Even after we settled on our product, we were constantly updating it with new data, from functional difficulties to legal blocks, and we had to relentlessly redefine the App concept accordingly.
Mark: We’re looking into developing student loan products for the U.K. market and trying to find a solution that works for everyone – students, parents, the government. The biggest challenge right now is the fact that we’re trying to compete with a state-sponsored loan system. There’s a lot to consider – it’s a huge challenge.
How do you think working with real companies on real business challenges like this prepares you for the working world?
Claudia: By working with a real company, you not only learn the skills required to do the job but you learn how the company actually works. You get to observe how they think and how their day-to-day is. I believe that the best way to learn a language is to talk to and to be surrounded by people that speak it, and learning about the working world is no different.
“By working with real companies you will learn how to tackle and solve any problems or issues that a book will not teach you.”
By working with real companies you will learn how to tackle and solve any problems or issues that a book will not teach you. It teaches you how to communicate and network with other people as well, which is a very important factor. Knowing how to communicate and how to cope with different situations is as important as knowing the theory behind it.
Thomas: Challenges like this do prepare you for the working world; your employer will come to you with a problem or job, and it’s up to you to do the best you can in the time you have. Also, as I had never met any of my teammates before, it also taught me to perform under pressure with a team of strangers, something all of us will probably be asked to do more than once in our careers.
“The clubs and societies here at Hult make their own relationships with people in the business community, and they do an awful lot with them outside of class.”
Mark: Working on real problems with a real client motivates you and adds to your drive. I’ve learnt so much about how to manage client interactions. I want to go into consulting, so this is the ideal experience for me. The clubs and societies here at Hult give you a lot of opportunities to do things like this – they bring in great speakers, they get involved in projects like this one. The clubs make their own relationships with people in the business community, and they do an awful lot with them outside of class.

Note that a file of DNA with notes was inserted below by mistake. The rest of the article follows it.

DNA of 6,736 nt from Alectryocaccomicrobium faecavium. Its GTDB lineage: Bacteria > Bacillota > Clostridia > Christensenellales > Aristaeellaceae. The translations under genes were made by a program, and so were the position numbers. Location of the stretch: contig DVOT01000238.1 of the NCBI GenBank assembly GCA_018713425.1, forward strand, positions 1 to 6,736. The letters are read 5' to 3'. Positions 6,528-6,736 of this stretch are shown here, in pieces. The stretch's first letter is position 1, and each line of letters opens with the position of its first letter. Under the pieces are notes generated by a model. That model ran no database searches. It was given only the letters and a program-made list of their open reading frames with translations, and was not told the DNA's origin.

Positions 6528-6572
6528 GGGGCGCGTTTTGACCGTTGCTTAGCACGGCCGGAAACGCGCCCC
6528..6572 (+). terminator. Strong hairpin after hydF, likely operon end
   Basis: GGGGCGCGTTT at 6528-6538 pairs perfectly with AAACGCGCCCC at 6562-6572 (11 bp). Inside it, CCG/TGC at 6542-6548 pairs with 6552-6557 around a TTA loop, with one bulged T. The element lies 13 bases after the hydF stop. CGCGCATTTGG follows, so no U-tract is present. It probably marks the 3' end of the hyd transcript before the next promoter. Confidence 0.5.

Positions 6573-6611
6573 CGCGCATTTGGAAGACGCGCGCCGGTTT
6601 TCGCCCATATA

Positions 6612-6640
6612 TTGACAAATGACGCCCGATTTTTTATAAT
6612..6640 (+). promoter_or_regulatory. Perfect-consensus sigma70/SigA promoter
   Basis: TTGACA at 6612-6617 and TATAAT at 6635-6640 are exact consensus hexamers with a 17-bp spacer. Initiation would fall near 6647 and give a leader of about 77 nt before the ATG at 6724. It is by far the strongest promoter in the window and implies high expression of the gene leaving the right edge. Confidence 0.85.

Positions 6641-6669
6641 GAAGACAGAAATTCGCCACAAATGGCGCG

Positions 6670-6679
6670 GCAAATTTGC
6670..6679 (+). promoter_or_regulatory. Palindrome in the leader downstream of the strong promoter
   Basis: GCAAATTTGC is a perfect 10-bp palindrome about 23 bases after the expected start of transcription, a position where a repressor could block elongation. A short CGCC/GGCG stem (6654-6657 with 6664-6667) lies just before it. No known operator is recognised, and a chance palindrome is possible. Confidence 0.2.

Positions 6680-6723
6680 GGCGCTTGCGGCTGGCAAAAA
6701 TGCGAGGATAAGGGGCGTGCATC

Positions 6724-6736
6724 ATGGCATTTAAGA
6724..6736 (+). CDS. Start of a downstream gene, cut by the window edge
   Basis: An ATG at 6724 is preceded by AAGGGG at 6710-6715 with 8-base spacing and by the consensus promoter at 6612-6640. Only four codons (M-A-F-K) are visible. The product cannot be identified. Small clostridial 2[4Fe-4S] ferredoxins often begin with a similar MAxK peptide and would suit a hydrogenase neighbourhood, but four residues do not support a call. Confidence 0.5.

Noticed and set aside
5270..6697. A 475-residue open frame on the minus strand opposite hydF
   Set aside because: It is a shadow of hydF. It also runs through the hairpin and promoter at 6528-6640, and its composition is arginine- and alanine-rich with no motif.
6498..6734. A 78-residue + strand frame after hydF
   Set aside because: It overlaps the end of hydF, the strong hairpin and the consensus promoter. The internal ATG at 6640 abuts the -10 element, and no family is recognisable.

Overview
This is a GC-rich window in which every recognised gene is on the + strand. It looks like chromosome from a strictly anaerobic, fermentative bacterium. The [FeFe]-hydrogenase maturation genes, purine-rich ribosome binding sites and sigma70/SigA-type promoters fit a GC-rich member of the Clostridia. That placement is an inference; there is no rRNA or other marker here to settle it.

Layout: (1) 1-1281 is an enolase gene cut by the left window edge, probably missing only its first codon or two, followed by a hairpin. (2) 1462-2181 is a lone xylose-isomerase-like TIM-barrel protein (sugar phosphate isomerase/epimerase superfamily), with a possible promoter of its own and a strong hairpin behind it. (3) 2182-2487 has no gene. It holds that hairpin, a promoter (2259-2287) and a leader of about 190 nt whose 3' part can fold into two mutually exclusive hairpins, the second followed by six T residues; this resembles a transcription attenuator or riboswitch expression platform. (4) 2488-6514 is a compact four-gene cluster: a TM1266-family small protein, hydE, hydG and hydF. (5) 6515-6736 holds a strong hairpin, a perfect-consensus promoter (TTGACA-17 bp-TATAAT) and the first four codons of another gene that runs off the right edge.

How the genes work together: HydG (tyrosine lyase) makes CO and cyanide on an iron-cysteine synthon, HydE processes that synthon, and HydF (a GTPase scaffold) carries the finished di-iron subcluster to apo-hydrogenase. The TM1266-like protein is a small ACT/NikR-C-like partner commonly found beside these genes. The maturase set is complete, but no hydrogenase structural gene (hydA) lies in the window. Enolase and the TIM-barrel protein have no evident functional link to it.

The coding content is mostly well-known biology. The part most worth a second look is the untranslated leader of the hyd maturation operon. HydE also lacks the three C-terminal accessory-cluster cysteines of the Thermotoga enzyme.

Have you discovered anything surprising about your skills or passions through working on the project?
Claudia: I realized how much I would like to be an entrepreneur and launch my own product. I loved all the aspects of the process, from the importance of putting yourself in the customer’s mind and thinking what they would like, to the brainstorming, the thinking of every detail, the design of the product, every button, every line, every shadow – everything matters.
[Tweet “Every button, every line, every shadow, everything matters. “]
Thomas: I could’ve easily missed this opportunity. I remember my team being chosen as part of the finalists to present to Virgin Money at the end of the Corporate Entrepreneurship course and continuing to work on it during the design sprint. I received the email two hours before the finalist presentations, and my two teammates were back home for the weekend. I was reluctant to go and present on my own, especially with no preparation, but I decided to jump in a cab to Virgin Money headquarters and do my best… It’s perhaps the best decision I have taken in my academic life and it taught me an important life lesson: NEVER back down.
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Claudia Lopez is a first-year undergraduate student on the Bachelor of Business Administration program.
Thomas Foffano is studying for his Bachelor of Business Administration at Hult’s undergraduate campus in London.
Mark Ludwig is a Master of International Business student at Hult’s graduate London campus.